I have two in my wardrobe currently, having sent a third to a charity shop last summer. One of the two is wearable - just about - layered under a trophy jumper, with the collar peeking out. The other hangs, unworn, unloved, in my closet reproaching me for my stupidity in falling, yet again, for the illusory charm of a CWS (Crisp White Shirt).
A few years ago, we might have cited John Rocha and Matthew Williamson as the hottest tickets for London Fashion Week. The New Guard have trounced on that theory. They are more than just BFC sponsored talent, the lucky creatives that escaped the unemployment net. They are the rebirth of British fashion design. Yeah, I said it. An actual rebirth.
From her 'Locomotion' days to the recent 'Aphrodite' tour (with costumes created by Stefano Gabbana and Domenico Dolce), the 44-year old singer is now the star of a book which charts the various style eras of her career - and the designers and fashion houses she has collaborated with over the years.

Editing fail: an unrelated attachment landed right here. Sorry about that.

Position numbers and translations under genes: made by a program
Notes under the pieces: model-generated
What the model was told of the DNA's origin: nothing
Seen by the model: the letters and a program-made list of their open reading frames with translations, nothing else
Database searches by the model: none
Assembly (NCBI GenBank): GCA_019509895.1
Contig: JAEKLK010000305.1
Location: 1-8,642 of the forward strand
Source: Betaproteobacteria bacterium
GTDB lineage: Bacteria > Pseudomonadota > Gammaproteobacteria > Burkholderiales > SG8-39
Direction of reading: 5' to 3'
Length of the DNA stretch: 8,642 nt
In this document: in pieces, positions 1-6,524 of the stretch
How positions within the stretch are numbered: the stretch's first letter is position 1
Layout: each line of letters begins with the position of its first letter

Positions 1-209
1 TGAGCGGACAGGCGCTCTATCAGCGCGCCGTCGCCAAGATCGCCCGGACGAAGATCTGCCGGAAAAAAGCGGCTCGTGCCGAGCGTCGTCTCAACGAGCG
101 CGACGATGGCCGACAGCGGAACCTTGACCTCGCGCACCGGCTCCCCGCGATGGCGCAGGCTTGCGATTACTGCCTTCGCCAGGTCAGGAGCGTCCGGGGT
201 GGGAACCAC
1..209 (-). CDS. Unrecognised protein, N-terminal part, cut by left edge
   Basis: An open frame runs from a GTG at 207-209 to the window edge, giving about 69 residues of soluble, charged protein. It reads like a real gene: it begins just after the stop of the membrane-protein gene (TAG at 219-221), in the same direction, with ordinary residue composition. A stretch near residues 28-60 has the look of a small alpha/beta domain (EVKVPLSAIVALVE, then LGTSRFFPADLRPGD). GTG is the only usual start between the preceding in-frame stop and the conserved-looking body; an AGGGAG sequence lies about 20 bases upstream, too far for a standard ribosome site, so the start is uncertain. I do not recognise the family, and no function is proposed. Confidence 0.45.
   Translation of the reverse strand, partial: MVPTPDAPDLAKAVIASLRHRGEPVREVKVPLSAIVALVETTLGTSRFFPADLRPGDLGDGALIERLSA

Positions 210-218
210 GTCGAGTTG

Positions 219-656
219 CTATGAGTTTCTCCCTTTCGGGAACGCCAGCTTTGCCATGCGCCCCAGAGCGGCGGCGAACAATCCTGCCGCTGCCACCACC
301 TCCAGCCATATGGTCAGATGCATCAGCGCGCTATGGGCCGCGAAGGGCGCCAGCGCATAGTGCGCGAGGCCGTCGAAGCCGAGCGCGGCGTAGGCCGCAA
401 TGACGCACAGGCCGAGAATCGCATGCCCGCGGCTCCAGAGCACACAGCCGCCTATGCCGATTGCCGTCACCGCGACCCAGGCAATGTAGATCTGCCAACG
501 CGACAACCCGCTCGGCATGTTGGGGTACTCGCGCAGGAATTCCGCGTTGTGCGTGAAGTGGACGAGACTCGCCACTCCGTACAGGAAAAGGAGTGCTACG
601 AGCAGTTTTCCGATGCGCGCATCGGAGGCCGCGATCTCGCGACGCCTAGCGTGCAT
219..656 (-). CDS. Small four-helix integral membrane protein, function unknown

There are moments in fashion when you recognise something that will change the landscape of our fair industry. It happened at Jil Sander in September 2010 when Raf Simons transformed neon colours into a palatable concept with that skirt. But now, the new 'it' item has arrived, storming catwalks and constructed by the real who's who in fashion. If you are looking for the defining autumn addition then this is it. Seriously. Introducing, the trouser suit.
The waist is back. If you've been hiding under a rock recently and missed the memo, the waist has made a marked recent return to the catwalks, squeezing out beautiful hourglass from even tower blocks of fashion. A surprise it is not given the enormous success of Mad Men that swept the waist in all its glory back into fashion's frontline.
When I was younger I didn't really 'get' fashion. I mainly ran around in wellington boots, Barbour jackets (way before they were cool) and got jolly muddy in the rain. All I knew was that whatever was in Vogue was really, really beautiful and that I wanted to edit it. This desire has stayed with me becoming my ultimate point of focus. Years later and surrounded daily by thousands of pounds worth of clothes, there are still some things that I don't 'get'.
Skimpy outfits, made-up faces, smoothly waxed bodies. These are some of the images that come into my head when I think of the Olympics. I'm certainly not sporty in any way myself. So perhaps I'm going about it all wrong when I look at athletes, especially female ones, and wonder why their bodies are so hairless and why their leotards and sports bras seem to barely cover their flesh.